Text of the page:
Stock index futures fell on Monday as concerns grew about the state of Europe's finances as Greece and Germany sparred over budget measures for Athens.
Bank stocks led the way lower after a report that Germany was pushing for Greece to give up control over its budget policy to European institutions as part of discussions over a second bailout package.
The issues in Greece added to uncertainty ahead of a Monday summit where European Union leaders will sign off on a permanent rescue fund for the euro zone. The leaders are expected to agree on a balanced budget rule in national legislation.
While sentiment has improved over the euro zone lately, with the S&P 500 up 4.7 percent this month, many investors still view the region with caution as setbacks in solving its sovereign debt issues could hamper international economic growth and erode domestic bank profits.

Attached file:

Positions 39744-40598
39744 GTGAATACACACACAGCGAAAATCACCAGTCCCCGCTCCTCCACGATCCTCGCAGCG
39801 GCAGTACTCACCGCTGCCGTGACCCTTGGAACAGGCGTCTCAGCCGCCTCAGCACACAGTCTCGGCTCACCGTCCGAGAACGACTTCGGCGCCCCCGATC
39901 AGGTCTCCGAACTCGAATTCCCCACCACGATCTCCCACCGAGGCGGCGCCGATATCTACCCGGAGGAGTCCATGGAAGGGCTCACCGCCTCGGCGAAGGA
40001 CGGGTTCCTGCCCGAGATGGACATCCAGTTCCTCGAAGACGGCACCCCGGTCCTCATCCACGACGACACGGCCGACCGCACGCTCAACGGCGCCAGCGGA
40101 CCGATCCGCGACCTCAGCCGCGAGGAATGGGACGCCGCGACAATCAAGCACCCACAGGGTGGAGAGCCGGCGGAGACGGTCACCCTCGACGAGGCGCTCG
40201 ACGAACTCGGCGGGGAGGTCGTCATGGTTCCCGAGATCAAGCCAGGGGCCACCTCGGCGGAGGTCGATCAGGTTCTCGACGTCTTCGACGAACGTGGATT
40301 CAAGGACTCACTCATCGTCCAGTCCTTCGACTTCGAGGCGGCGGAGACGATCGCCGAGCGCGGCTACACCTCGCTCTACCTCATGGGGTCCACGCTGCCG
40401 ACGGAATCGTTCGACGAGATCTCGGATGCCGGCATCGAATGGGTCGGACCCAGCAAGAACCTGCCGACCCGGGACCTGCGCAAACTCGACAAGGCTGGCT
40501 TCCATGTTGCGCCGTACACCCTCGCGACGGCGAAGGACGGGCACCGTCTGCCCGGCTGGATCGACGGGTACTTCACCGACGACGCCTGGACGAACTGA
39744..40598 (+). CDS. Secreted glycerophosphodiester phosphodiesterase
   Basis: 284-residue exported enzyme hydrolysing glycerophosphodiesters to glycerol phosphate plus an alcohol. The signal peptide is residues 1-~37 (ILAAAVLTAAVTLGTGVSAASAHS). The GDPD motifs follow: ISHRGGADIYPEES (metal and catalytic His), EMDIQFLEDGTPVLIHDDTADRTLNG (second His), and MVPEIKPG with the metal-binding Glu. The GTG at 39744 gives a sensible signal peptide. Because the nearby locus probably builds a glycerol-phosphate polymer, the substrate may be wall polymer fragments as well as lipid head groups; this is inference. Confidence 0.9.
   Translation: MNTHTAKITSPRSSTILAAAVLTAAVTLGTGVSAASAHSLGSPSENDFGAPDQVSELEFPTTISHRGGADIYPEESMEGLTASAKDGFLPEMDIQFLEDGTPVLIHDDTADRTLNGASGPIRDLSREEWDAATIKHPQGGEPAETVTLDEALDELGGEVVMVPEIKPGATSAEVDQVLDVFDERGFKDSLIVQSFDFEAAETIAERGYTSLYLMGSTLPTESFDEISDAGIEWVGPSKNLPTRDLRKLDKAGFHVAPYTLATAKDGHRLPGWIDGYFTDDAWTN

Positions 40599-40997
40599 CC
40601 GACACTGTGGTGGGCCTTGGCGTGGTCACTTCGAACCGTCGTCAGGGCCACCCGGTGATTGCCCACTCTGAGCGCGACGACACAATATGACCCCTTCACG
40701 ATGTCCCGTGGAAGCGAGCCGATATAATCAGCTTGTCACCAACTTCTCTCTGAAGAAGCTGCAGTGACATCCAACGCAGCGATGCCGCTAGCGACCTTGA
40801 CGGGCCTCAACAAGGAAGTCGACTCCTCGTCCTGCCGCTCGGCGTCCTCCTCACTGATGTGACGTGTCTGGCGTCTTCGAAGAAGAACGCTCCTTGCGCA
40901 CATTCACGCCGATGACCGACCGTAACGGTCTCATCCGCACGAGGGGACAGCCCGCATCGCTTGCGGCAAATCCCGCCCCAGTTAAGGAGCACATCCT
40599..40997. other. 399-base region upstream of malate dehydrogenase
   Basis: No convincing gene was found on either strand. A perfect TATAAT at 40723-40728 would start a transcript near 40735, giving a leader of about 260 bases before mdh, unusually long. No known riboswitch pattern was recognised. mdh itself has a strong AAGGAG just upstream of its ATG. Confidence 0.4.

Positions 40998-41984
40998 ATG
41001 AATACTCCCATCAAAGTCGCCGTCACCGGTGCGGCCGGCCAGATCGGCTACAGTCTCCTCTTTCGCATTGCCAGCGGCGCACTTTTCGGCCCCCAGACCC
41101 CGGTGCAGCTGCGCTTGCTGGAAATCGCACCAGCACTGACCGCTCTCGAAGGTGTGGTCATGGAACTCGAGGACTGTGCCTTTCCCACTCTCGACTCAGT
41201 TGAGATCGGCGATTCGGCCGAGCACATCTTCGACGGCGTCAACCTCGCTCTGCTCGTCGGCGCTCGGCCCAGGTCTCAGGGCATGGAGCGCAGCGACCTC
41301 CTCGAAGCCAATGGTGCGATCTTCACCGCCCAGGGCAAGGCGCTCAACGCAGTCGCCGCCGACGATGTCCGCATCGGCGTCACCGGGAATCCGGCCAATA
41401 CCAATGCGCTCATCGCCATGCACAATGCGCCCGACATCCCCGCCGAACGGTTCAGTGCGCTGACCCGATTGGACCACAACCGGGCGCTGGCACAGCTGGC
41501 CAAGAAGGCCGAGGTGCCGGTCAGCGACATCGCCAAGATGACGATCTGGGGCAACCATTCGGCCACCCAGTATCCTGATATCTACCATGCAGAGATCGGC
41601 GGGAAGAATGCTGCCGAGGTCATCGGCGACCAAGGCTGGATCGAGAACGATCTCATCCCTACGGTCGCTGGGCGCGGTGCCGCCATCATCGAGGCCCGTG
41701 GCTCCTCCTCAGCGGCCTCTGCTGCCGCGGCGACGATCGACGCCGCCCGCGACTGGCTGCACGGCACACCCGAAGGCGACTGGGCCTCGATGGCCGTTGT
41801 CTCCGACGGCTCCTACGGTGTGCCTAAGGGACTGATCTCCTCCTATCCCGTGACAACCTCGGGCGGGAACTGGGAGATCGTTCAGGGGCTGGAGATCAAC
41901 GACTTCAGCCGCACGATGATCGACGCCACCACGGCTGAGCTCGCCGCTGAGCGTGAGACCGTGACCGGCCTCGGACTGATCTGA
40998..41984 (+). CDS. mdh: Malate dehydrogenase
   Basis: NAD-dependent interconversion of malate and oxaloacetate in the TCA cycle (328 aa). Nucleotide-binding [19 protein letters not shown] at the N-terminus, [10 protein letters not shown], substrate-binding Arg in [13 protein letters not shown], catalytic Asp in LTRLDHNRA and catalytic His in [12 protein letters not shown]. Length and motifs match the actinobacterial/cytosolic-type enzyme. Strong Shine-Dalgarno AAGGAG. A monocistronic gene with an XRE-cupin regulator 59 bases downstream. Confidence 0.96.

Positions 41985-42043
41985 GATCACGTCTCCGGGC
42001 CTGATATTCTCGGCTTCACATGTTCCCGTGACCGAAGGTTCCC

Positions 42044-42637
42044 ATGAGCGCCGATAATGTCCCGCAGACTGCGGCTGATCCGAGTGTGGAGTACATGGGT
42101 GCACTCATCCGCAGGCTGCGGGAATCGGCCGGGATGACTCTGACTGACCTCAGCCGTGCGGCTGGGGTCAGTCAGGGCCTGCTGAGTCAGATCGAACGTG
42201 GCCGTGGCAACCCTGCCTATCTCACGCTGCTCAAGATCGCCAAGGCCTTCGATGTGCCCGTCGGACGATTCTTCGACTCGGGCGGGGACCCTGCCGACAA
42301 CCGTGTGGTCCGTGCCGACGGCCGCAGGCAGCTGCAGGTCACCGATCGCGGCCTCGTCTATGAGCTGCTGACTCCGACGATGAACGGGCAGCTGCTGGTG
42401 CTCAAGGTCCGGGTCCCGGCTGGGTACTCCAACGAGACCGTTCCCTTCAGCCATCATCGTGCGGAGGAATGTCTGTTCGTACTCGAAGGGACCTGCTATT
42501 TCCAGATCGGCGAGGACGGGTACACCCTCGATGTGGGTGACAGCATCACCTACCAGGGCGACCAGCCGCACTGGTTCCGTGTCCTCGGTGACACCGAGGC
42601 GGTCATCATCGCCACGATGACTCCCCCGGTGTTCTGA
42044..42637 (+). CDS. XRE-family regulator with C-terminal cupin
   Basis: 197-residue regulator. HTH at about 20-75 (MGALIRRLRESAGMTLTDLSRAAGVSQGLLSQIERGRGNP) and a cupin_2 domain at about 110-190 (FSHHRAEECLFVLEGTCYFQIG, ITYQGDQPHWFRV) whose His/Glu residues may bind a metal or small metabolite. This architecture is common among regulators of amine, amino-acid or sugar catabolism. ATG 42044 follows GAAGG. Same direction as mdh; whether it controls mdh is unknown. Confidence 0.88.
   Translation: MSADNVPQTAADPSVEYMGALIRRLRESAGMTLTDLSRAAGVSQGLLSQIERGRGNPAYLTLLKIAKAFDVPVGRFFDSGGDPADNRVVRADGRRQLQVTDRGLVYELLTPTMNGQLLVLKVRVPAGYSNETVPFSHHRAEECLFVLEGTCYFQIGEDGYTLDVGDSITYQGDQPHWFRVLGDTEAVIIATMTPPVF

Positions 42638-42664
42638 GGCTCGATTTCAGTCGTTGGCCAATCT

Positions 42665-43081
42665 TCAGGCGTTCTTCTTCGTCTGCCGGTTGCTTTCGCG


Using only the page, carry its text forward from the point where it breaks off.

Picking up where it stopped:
The inability of Greece and Germany to agree on a budget deal increases the likelihood that Greece will have to leave the euro zone, an event that would be a shock to the system, said Oliver Pursche, president at Gary Goldberg Financial Services in Suffern, New York.
In addition, while we could still rally on good news, the recent GDP data was disappointing and earnings have been mixed.
U.S.-listed shares of Barclays Plc
Standard & Poor's late Friday issued negative ratings on three brokerage firms, including Jefferies Group Inc
S&P 500 futures fell 8.7 points and were below fair value, a formula that evaluates pricing by taking into account interest rates, dividends and time to expiration on the contract. Dow Jones industrial average futures lost 79 points and Nasdaq 100 futures sank 16 points.
Issues in Europe have taken a backseat to the focus on corporate earnings in recent weeks. So far a majority of companies have topped analyst consensus expectations, though by a lower rate than previous quarters.
Swiss engineering group ABB
Bank of America Corp
Economic indicators on tap for Monday include December personal income and consumption data, as well as a measure of U.S. Midwest manufacturing. Income is seen rising 0.4 percent after a 0.1 percent rise in November, and consumption is forecast to rise 0.1 percent from November.
U.S. stocks trimmed losses to end little changed on Friday, as investors saw dips in the market as an opportunity to buy into what has been a strong first month of 2012.
(Editing by Padraic Cassidy)